One of the world’s oceans, the Indian Ocean, bears the country of India’s namesake. If we are paying attention, we will see that the ocean has the general shape of a triangle, with Asia to the north, Australia to the east, and Africa to the west.
Since the majority of India’s borders are along the water, several nations have begun to rely on the country as a hub for crossing the Indian Ocean. It was a hopeless pursuit for anybody to determine the oceanic route from Europe to India, including the British, French, Portuguese, & Spanish.
At the middle ages end, the Indian Route was of great importance to sailors and merchants who hoped to reach India by boat. The name “Indian ocean” was given to the body of water when a passage was discovered in it.
India’s geographical advantage over its rivals is mostly attributable to the lengthiest coastline along the Indian Ocean. & has a strategic location between eastern and western Asia, making it an economic powerhouse. To recap, the Indian Ocean gets its name from the nations that share a coast with India and have historically traded with it.
Although there are a few explanations for this, the most prominent one is that India does have the longest coastline on the Indian Ocean.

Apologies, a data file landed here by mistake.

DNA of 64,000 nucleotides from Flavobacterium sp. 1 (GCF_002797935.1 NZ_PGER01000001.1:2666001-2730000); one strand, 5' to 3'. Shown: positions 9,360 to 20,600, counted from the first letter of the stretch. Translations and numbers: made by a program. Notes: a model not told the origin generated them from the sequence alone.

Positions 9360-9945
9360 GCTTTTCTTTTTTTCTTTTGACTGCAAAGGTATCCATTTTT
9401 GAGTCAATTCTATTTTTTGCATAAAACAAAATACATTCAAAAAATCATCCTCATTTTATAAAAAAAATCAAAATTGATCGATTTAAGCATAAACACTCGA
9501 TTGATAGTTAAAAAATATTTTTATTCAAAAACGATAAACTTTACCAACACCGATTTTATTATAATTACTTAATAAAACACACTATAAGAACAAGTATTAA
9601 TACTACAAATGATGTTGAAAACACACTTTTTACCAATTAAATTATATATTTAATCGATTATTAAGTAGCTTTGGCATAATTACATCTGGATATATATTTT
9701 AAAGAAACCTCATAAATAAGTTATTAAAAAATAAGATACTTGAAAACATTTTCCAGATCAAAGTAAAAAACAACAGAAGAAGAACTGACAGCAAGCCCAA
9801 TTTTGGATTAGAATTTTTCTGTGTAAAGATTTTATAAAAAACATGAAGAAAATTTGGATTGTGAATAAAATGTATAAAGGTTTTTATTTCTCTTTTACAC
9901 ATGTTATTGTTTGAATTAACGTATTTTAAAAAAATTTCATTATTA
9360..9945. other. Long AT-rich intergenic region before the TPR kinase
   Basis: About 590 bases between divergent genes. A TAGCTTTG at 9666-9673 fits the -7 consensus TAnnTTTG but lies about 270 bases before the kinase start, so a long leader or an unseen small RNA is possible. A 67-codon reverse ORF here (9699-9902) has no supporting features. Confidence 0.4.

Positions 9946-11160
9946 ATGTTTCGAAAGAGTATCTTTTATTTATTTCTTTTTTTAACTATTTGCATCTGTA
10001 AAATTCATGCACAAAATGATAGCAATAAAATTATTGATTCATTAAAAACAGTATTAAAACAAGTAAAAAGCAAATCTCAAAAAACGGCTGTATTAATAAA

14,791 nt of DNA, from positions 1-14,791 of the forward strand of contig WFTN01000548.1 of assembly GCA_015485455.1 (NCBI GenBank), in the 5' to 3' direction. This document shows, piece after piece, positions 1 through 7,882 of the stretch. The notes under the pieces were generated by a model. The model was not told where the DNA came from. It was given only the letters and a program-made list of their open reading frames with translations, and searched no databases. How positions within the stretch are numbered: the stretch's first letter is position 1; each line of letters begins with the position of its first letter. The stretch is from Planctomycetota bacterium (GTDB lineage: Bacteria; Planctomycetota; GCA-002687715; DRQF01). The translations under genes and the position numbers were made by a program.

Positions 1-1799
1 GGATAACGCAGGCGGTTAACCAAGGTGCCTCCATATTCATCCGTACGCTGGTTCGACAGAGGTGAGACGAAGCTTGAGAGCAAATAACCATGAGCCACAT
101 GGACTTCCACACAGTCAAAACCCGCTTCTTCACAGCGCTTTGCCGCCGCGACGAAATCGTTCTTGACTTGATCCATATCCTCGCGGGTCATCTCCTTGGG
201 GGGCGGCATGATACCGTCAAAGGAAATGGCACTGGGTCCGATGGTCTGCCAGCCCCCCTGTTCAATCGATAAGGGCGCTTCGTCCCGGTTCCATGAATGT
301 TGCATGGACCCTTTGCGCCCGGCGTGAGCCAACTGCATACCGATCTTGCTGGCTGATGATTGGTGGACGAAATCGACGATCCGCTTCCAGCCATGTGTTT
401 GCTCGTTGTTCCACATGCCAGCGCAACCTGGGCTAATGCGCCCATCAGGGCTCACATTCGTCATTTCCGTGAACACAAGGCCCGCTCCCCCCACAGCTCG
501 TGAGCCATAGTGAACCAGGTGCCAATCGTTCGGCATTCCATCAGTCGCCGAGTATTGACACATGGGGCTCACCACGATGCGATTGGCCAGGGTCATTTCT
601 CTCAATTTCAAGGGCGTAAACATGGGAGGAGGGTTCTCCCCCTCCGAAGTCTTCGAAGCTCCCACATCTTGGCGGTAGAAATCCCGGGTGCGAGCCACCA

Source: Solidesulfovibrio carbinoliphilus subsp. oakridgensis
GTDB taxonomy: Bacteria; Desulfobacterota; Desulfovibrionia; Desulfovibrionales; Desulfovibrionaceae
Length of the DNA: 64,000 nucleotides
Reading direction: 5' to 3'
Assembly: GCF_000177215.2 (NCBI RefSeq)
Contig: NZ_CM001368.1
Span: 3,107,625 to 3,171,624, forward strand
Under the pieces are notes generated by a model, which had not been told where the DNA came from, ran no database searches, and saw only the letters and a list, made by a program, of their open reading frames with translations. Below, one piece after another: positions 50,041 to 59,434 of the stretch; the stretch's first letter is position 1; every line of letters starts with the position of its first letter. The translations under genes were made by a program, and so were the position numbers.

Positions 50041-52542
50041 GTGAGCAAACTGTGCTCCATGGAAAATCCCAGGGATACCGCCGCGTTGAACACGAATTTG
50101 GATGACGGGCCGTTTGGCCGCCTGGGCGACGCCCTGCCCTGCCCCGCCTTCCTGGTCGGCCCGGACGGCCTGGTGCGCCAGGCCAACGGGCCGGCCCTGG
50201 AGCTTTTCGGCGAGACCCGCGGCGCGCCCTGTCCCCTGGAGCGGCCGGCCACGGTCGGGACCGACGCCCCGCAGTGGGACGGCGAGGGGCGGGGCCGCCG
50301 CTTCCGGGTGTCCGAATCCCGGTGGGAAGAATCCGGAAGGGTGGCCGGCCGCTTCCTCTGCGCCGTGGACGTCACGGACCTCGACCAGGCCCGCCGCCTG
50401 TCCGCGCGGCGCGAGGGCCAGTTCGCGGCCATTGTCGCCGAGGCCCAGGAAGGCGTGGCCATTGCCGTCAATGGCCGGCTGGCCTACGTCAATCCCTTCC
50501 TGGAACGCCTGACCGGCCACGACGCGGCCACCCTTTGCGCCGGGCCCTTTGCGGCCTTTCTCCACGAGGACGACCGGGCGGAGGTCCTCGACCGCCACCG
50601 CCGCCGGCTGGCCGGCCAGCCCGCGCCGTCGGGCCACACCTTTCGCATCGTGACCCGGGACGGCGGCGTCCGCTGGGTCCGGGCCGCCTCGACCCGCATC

- To facilitate commerce across continents, many pass via India.
- The economy of the Indian Ocean is profoundly influenced by this area.
- Towards the south of its location lies nothing but Antarctica
- Greater India was among the richest nations in many ways.
As Indian Ocean is the only one in the universe to bear a country’s name, India’s foreign policy has never placed much emphasis on the region known as the Indian Ocean.
With its strategic location, India is able to exert influence over the sea, the air, and the communications networks. This sway goes well beyond the maritime lanes of communication, touching the Andaman & Nicobar Islands, its southernmost tip of India, as well as the west side of Sri Lanka.
In addition, India will play a critical part in advancing the cause of peace and cooperation. This has resulted in enormous benefits for the economic and political growth of India and the Indo-Pacific region as a whole.
When it comes to precious stones, the sand that surrounds our bodies is rich in moissanite, and the Indian Ocean is home to some of the world’s rarest and most valuable jewels, including diamonds, gold, platinum, and silver. It has well delineated beaches, as well as sand, coral reefs, dunes, and an abundance of islands & reefs in the ocean.
Additionally, Indian Ocean may be called in honor of India; it is not exclusive to one country. All the countries have equal ownership over it. Nearly India’s entire 18-kilometer coastline is shared with other countries.
Parkash Singh is a PGT Teacher in Kendriya Vidyalaya Rohini, New Delhi. Parkash completed his starting education from Bihar Board and graduated from Babasaheb Bhimrao Ambedkar Bihar University. He regularly writes educational and informative articles at IndiasStuffs.com